You may remember that in June 2006, Brigham Young University decided not to renew the teaching contract of Jeff Nielsen, who had been teaching philosophy there. Nielsen was apparently let go in retaliation for an opinion piece he had published in the Salt Lake Tribune in which he expressed his opposition to statements made by some church leaders on a political matter--a ballot initiative in California concerning marriage. I blogged about it at the time, as did John Dehlin at Mormon Stories. At the time, some faithful members of the church argued that it was a non-story--after all, Nielsen apparently suffered no ecclesiastical discipline for expressing his opinion; he simply lost his job at a private university where he lacked tenure. (See comments to the blog post at Mormon Stories for examples of these arguments).
But now there comes news of additional fallout from the Nielsen opinion piece. It appears that an ordinary member (indeed, a temple-recommend-holding member of the Orchestra at Temple Square) wrote a letter to the editor of the Salt Lake Tribune expressing displeasure at the way Nielsen was treated. For daring to speak his mind in public on a political matter in which he disagreed with the Brethren, this faithful man was basically harassed by church leadership right out of the church. The jaw-dropping story from the wife of the man who wrote the letter (originally posted at Post-Mormon.org and used with permission here) after the jump:
Last week my DH and I resigned and moved from our small Utah town. I decided to resign largely because I have been living with terrible fear that if I talked about what has happened to my family over the past year and a half I would be disciplined. (My SP told my DH he would be).
I was BIC, BYU grad, RM, married in the temple, Molly Mormon as they come. I believed this was Jesus Christ's church and since his example was everything to me I did everything they told me to. My husband and I are both musicians. We played in the Orchestra at Temple Square since it began in 1999. We gave hours of time to OTS. Some weeks we had rehearsals or performances every day but Monday. This was not easy with my husband in grad school and very small children, but we loved it and felt we were serving God.
My husband is an LCSW (Licensed Clinical Social Worker) and when Jeffrey Nielsen was fired from BYU for speaking against the marriage ammendment he was furious. My DH's father lost his employment with the church years ago when he was falsely accused of stealing a journal the church was hiding. The story is incredible. He could have sued the church and been a rich man, but he was faithful. Anyway, my DH has very strong feelings about how people lose their jobs in this church.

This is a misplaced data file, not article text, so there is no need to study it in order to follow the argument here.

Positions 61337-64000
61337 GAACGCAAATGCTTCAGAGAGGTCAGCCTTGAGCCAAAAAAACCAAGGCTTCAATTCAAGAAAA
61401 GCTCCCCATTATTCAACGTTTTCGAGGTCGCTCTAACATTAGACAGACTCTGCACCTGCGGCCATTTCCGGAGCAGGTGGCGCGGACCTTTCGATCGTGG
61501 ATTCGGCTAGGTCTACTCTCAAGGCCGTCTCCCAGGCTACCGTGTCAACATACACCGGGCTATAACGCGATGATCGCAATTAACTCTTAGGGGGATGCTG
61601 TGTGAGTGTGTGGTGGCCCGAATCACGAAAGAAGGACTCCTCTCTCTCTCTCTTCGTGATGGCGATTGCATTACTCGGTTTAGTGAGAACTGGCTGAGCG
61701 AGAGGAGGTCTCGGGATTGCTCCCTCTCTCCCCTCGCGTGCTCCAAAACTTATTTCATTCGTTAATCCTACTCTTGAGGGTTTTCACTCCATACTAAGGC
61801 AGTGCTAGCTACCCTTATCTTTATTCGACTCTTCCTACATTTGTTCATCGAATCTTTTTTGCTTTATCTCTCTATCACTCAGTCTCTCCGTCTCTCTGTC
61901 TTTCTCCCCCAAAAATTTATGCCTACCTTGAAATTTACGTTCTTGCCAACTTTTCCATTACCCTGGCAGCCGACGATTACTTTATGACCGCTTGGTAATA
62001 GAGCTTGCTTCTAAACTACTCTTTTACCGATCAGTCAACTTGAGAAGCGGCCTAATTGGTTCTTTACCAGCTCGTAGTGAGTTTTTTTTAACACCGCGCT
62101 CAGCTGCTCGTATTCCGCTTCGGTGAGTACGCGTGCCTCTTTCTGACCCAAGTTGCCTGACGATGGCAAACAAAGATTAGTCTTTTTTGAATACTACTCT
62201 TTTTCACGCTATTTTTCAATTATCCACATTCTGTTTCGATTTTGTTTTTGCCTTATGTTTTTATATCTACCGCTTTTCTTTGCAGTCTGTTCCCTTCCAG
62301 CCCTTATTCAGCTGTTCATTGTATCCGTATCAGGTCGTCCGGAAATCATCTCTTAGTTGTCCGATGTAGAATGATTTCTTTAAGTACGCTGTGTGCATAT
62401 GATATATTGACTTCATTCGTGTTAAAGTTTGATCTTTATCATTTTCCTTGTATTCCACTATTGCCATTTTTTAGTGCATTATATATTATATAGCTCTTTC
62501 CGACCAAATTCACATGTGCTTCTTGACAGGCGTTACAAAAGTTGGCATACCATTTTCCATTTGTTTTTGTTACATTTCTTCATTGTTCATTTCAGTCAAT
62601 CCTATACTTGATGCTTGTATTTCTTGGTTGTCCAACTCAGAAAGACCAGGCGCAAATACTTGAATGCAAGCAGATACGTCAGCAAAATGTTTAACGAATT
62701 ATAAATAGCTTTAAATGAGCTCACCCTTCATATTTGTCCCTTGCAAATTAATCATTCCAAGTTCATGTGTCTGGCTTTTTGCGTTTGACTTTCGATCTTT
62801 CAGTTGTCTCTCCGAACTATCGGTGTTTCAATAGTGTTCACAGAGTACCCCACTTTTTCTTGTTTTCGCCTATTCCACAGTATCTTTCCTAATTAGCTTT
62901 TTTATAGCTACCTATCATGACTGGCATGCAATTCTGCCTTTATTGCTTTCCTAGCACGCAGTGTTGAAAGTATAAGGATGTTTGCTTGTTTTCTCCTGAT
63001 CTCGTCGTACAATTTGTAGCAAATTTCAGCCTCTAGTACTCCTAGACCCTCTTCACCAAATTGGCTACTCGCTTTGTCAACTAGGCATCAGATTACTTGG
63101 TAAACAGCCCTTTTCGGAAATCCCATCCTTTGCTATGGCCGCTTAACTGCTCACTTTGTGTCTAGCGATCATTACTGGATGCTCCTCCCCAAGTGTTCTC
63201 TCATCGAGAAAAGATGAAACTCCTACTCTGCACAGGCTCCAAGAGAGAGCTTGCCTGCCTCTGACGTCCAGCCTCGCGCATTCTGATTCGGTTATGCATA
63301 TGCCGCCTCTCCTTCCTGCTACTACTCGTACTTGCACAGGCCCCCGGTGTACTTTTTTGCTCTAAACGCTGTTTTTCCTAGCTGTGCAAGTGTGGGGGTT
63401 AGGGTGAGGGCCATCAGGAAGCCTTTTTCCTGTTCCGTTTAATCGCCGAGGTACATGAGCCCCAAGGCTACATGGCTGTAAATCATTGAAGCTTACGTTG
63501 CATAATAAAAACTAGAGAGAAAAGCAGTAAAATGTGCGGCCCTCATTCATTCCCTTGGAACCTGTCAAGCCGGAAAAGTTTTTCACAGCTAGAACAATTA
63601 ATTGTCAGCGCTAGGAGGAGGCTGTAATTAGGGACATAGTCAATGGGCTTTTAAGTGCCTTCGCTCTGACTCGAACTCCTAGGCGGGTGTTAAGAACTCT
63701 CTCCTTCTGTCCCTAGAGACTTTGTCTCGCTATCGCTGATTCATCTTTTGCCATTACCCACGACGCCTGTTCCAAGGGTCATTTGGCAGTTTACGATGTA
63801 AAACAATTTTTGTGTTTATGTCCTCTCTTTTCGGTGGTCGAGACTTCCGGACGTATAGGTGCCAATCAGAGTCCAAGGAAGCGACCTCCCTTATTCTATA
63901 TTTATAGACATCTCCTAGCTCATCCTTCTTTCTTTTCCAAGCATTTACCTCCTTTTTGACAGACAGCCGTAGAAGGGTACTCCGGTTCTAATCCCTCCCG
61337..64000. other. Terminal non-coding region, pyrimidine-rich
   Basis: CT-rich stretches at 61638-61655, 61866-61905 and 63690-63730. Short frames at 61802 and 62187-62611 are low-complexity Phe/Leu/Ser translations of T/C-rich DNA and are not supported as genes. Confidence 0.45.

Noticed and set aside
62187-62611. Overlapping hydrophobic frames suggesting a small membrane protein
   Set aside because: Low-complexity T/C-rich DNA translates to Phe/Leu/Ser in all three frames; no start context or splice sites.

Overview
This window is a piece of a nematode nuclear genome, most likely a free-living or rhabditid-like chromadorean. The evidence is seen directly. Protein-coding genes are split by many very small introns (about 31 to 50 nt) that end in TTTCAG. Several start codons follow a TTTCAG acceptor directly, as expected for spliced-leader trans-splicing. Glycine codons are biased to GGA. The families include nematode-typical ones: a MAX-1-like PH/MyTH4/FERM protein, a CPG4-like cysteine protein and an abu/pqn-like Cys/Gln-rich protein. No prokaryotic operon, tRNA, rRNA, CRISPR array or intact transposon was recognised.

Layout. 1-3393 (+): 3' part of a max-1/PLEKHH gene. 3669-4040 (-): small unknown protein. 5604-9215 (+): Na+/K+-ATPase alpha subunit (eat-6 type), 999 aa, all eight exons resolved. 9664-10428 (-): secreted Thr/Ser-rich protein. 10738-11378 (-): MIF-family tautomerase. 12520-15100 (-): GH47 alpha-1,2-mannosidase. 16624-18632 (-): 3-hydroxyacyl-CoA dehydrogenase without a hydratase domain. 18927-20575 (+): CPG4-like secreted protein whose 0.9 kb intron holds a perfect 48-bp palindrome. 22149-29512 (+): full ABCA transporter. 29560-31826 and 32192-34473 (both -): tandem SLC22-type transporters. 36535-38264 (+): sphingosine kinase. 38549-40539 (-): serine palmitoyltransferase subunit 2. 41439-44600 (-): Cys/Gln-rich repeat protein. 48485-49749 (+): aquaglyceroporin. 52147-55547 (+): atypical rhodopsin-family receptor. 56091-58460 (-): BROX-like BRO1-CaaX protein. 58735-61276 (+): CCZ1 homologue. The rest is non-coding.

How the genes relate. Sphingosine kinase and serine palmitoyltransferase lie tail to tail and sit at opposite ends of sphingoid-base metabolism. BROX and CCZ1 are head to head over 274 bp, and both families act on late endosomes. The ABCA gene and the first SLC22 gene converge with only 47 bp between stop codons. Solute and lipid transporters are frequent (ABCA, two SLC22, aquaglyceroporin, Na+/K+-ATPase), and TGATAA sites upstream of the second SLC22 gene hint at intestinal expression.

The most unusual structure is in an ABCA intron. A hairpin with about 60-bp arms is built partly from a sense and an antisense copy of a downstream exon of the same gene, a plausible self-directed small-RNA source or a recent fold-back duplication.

My DH wrote a letter to the SL Tribune decrying the firing of Jeffrey Nielsen. As a result he was suspended from the orchestra. He was told he was "in direct opposition to the brethren" and on "the road to apostasy" . He was told the office of the First Presidency asked that he be suspended and that the OTS leadership were to see "if an enemy had infiltrated the orchestra". My DH tried to work things out, but they wouldn't even answer our e-mails. This after 7 years of service.
Our SP and BP were involved in a meeting where OTS turned the matter over to them. I felt like no one could hear anything my DH tried to say. They all knew he was an apostate and that was that. The meeting went for 2 hours and I sobbed through most of it. No one even said a kind word of consolation. None of the priesthood leaders said they wished us well, hoped the matter could be quickly resolved, or anything.
I never expressed any opinion about my husband's letter, just tried to help them understand his thinking and just for that I was made unwelcome.
From there my BP met with DH and asked what he thought about homosexuality. DH said it was innate and it was not generally reversible. BP said he was "picking science over God". He was told that this opinion made him unworthy of a temple recommend. When DH had not changed his mind about this by the next week, the BP threatened to turn him over to the SP for church discipline. This did not end up happening, but we spent several days fearful that it would.
My husband kept trying to work things out. (Mostly for my sake). He became very depressed. When I tried to tell the SP this he said "If he would repent he would not feel depressed."
To make a long story short I eventually wrote to my area authority asking for help. (Things had gotten very bad by this point). I got a form letter back telling me to trust local leaders. I also asked if someone could contact my father in law and briefly express concern for the pain he carries to this day. (I was so naive). This request was ignored. However, another family member wrote and also asked that this very old wound be healed. The response to this was my inlaws were called in by their SP and told that Elder Bateman had called and asked the SP to find out why they were causing trouble. It was extremely humiliating for them. (They didn't even know this family member had written a letter).
There are lots of details but I won't ramble forever. It feels good to tell my story. I went into this experience so naive. I thought the church was about Christianity. It is not. I thought the GA's cared. They do not. I don't want to spend my life screaming about the church because I have better things to do, but I had to resign so that I could speak when the opportunity arose without fear. I think the church gets away with this garbage because many people are so afraid to speak.